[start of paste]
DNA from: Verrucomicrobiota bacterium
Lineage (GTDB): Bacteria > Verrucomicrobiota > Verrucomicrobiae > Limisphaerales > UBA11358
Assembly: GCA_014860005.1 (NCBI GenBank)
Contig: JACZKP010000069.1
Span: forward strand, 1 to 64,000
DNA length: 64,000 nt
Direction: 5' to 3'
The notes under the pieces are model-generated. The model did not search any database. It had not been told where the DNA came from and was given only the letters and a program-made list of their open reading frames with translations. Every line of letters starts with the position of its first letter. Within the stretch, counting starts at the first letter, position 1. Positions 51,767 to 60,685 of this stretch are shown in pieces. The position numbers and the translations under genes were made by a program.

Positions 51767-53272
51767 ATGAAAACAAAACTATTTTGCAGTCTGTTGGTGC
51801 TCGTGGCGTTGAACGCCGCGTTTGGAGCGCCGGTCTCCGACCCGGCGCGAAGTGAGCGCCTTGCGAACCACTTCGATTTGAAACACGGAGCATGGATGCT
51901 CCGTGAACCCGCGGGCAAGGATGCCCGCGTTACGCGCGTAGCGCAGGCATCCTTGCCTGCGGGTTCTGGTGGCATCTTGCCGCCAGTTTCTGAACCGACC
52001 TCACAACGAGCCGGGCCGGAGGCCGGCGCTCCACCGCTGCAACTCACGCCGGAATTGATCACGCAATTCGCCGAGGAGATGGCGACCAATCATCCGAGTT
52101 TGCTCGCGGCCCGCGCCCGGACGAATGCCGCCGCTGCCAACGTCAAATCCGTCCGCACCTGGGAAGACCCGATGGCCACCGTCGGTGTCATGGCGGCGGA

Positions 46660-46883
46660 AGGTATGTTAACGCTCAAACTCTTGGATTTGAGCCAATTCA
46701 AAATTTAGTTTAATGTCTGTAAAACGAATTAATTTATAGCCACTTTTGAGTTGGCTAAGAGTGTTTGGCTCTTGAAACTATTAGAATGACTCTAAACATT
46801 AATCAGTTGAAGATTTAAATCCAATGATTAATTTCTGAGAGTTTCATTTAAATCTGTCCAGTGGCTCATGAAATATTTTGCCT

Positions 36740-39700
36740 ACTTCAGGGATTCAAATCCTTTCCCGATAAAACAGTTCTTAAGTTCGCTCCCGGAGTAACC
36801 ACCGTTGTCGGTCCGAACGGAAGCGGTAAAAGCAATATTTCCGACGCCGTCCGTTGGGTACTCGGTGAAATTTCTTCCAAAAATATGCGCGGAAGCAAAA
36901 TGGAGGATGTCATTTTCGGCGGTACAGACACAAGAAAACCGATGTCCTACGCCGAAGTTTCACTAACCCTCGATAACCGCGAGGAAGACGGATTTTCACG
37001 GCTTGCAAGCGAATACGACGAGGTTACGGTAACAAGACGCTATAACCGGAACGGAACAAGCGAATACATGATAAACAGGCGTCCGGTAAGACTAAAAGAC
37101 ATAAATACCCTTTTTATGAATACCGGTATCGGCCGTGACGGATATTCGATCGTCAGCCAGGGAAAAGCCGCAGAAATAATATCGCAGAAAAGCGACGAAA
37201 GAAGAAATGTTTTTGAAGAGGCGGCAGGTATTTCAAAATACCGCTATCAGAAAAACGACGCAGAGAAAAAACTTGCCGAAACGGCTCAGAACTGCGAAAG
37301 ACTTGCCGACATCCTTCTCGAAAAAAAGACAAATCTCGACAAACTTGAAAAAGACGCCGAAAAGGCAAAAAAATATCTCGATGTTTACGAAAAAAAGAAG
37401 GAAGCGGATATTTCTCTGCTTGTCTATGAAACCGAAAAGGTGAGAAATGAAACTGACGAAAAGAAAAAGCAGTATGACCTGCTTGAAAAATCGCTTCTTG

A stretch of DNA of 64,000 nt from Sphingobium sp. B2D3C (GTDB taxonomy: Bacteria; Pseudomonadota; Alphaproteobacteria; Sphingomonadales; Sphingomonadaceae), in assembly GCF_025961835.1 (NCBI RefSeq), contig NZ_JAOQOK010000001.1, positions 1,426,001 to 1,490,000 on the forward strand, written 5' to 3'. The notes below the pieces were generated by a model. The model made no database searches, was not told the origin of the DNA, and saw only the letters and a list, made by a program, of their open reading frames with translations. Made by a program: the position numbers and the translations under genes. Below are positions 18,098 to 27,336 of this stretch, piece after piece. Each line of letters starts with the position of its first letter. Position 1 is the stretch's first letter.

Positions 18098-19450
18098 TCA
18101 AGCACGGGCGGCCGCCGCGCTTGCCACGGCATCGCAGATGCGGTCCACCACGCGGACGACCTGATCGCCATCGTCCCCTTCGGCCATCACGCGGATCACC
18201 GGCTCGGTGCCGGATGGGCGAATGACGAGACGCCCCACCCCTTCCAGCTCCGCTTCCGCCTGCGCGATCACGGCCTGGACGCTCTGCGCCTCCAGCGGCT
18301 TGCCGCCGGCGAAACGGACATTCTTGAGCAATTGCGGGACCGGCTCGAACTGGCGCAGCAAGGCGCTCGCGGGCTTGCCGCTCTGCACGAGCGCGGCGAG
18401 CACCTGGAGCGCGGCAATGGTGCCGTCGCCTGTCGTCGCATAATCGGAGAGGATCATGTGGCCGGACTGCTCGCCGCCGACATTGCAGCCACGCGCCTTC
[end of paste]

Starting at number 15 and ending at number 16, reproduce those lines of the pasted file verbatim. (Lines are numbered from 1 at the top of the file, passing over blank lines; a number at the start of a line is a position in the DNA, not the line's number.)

Positions 46660-46883
46660 AGGTATGTTAACGCTCAAACTCTTGGATTTGAGCCAATTCA